Lawsuit For Forced Cesarean

Mother Forced To Have Cesarean Section, And Now She’s Suing

In what could be termed a violation of the most basic of feminine, or even human, rights, a Staten Island woman was forced, against her will, to undergo a cesarean section, and she is fighting back with a lawsuit filed against the hospital and the physicians.

When Rinat Dray learned that she was pregnant with her third baby, she began looking into her options. Her first two children had been born via c- section, but the recovery period was difficult and prolonged, as is commonly reported with cesarean births. According to RHReality Check, Dray decided to try for a VBAC – Vaginal Birth After Cesarean, after researching her options. She never anticipated the medical tyranny that she encountered when it was time for her baby to be born, nor the injury that she would sustain from the forced cesarean surgery.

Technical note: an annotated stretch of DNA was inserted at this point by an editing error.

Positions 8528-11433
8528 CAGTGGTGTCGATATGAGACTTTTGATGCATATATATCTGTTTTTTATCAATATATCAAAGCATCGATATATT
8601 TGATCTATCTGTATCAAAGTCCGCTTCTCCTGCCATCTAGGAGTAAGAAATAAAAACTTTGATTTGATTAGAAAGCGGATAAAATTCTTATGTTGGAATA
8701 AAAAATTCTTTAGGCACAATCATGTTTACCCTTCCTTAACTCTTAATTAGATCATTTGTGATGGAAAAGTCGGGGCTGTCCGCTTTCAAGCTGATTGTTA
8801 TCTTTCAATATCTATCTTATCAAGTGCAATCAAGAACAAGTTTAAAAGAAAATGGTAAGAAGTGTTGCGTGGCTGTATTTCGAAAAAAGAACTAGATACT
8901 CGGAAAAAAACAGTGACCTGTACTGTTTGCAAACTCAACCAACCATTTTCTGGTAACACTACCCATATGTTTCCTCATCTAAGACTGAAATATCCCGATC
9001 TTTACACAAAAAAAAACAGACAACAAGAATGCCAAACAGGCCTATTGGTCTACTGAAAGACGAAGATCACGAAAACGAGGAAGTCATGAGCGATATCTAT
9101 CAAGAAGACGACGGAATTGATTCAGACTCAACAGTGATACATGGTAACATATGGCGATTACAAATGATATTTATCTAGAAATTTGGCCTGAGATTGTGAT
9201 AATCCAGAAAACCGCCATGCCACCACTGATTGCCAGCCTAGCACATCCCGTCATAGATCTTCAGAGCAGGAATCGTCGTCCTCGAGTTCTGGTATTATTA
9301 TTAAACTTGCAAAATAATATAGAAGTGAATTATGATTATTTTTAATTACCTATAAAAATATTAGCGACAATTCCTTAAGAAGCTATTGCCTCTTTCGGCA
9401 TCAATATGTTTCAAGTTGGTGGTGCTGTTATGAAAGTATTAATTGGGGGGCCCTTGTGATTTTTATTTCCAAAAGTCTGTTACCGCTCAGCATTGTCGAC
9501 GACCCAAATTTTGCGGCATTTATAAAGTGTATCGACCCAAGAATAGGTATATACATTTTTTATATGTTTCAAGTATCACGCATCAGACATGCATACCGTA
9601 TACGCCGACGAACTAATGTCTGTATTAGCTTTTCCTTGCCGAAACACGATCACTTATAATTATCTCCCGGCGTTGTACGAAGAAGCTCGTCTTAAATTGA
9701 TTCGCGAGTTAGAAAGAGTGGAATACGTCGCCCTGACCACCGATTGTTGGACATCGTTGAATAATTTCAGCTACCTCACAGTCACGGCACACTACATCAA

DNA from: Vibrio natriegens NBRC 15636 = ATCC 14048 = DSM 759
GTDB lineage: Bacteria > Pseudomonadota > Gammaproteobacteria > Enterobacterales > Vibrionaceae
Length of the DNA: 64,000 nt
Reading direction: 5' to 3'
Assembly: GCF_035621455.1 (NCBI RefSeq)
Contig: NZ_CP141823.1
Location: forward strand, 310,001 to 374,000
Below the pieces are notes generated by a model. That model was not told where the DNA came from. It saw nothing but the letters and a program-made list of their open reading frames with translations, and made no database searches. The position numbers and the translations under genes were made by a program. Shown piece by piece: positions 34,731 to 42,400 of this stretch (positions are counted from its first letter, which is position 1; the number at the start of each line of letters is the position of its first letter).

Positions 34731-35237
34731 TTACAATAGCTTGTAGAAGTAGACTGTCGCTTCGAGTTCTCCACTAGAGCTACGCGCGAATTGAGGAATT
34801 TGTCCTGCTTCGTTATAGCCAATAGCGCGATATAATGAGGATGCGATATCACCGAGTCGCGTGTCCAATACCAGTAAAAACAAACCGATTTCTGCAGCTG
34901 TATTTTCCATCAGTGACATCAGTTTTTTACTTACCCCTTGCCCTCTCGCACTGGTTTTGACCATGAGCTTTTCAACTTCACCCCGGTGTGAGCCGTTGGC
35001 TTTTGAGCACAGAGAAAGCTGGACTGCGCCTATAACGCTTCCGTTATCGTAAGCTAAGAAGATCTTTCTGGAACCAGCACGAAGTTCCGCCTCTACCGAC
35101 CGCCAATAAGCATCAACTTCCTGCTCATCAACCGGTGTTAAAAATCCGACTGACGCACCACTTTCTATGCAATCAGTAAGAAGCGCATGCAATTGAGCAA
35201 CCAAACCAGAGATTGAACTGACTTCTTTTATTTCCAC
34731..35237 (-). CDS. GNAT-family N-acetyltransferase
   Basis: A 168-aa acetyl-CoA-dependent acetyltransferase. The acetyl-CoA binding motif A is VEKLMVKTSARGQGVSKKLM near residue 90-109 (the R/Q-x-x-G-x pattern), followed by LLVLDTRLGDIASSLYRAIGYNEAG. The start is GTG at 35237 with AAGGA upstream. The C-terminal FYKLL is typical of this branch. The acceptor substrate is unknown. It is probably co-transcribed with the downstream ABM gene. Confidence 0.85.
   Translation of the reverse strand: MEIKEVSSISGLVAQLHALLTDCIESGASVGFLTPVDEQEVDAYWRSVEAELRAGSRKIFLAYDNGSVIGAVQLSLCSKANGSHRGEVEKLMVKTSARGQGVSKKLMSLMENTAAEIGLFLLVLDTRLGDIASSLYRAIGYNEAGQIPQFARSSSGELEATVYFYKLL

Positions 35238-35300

Based on current VBAC and cesarean guidelines and her own specific situation, Dray “believed she might be a successful VBAC candidate.” She interviewed various maternity care providers and found a group that seemed supportive of her wishes to avoid another cesarean and that, according to Michael Bast of the law firm Silverstein and Bast, “gave her a positive response without a guarantee, which is a good response. It’s all you could expect.”

Though there are no guarantees with VBAC, as well as any birth, there is plenty of research available that shows that VBAC is overall less risky to mothers and babies than repeat cesarean section. The group ICAN, International Cesarean Awareness Network, points out that the guidelines for VBAC have improved as of 2010 according to ACOG, the American Congress of Obstetricians and Gynecologists:

“The updated guidelines state that VBAC is a safe and reasonable option for most women, including some women with multiple previous cesareans, twins, and unknown uterine scars. ACOG also states that respect for patient autonomy requires that even if an institution does not offer trial of labor after cesarean (TOLAC), a cesarean cannot be forced nor can care be denied if a woman declines a repeat cesarean during labor.”

Forced To Have Cesarean Birth